This post has been updated to correct the location of the Russian Baltic Sea Fleet.
Two Russian warships are operating near the international BALTOPs naval exercise in the Baltic Sea, according to photos from ship spotters.
A pair of Russian Navy Karakurt-class corvettes were spotted off the coast of Sweden near Stockholm one day after NATO and allied ships departed for the at-sea portion of the BALTOPS drills.
The Russian Navy’s Baltic Sea Fleet is split between Saint Petersburg and the exclave of Kaliningrad. The Baltic Sea connects the Saint Petersburg portion of Russia’s fleet to Kaliningrad, which borders Lithuania and Poland.
On Sunday, USS Kearsarge (LHD-3) and other ships left Stockholm for the start of the exercise. Kearsarge, USS Gunston Hall (LSD-44), and Rota, Spain-based guided-missile destroyer USS Porter (DDG-78) are participating in BALTOPS for the United States.
Russian ships have previously monitored U.S. ships during BALTOPS, including in 2019, when Russia monitored USS Gravely (DDG-107) during both BALTOPS and other NATO exercises, USNI News previously reported.
Sweden is hosting this year’s BALTOPS, which includes participation from 16 countries and more than 45 vessels, NATO said in a news release last month.
“Unique to BALTOPS 22 is Sweden’s role in hosting the exercise, coincidentally occurring during their Navy’s 500th anniversary. BALTOPS 22 will feature more robust medical response scenarios, specifically personnel recovery training involving a submarine,” according to NATO.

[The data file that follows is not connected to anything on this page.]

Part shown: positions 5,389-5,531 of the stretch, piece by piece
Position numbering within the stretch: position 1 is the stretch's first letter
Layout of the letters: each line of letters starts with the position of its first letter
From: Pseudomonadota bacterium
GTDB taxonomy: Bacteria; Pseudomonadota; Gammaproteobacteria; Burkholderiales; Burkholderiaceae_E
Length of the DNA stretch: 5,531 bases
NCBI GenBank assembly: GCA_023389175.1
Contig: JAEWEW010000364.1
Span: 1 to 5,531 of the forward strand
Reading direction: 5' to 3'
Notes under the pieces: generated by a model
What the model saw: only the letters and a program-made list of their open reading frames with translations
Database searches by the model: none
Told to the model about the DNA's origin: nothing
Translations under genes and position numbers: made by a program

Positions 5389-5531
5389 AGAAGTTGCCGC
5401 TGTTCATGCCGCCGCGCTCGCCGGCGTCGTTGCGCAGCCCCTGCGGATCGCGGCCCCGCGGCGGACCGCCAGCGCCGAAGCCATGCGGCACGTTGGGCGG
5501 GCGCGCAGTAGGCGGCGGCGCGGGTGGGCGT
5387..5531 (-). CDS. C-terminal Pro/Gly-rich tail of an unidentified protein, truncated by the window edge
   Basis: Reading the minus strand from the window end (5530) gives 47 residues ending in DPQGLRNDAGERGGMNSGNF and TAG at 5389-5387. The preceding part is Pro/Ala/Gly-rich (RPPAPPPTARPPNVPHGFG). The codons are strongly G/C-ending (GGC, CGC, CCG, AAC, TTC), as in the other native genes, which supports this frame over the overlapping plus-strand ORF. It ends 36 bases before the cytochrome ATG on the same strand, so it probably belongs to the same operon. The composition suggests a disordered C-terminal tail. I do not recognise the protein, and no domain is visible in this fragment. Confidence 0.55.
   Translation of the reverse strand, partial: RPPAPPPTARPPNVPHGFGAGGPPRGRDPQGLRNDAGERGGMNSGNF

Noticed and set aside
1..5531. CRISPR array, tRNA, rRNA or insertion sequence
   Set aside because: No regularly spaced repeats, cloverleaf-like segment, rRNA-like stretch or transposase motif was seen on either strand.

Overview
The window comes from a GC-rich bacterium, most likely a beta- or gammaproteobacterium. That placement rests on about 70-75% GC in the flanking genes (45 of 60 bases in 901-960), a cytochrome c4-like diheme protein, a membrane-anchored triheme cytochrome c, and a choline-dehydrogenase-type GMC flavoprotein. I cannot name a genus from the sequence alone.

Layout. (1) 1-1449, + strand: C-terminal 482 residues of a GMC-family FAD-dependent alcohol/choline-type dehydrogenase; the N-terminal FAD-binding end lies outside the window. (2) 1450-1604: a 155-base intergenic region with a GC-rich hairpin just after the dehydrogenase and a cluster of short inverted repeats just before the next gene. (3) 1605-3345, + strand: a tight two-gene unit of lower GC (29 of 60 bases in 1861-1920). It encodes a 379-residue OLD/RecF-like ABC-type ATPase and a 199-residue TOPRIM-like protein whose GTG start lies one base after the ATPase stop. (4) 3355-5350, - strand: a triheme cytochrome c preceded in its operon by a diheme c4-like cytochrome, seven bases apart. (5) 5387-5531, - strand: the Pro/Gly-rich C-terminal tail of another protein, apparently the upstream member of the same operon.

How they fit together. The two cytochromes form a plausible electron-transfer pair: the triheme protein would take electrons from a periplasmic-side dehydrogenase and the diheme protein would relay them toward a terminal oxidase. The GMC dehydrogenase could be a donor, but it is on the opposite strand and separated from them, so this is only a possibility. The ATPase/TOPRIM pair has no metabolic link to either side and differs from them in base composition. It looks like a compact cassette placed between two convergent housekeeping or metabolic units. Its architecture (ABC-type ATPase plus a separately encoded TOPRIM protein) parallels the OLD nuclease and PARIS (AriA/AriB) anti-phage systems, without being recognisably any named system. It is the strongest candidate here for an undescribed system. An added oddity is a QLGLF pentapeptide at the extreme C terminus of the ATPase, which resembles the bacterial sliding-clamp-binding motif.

“Additionally new to this year’s iteration is the incorporation of a coordinated in-scenario secular chaplaincy response and religious services comprising of five participating nation chaplains. BALTOPS 22 builds from the BALTOPS 2021 scenario story lines and continues the incorporation of the space domain in coordination with the NATO Space Center.”
The annual exercise in the Baltic comes as both Sweden and Finland continue the NATO application member process. The two countries formally applied for NATO membership last month, amid Russia’s ongoing invasion of Ukraine.
“In past iterations of BALTOPS we’ve talked about meeting the challenges of tomorrow,” Vice Adm. Gene Black, the commander of U.S. 6th Fleet, said in a news release.
“Those challenges are upon us – in the here and now. BALTOPS 22 highlights our past investments and shows our collective partnership and capabilities as we recognize the importance of ‘freedom of the seas’ and the vital role the Baltic plays in European prosperity.”
BALTOPs formally started on Sunday and will continue through June 17, according to 6th Fleet. The drills will range from an amphibious exercise to anti-submarine warfare, 6th Fleet said.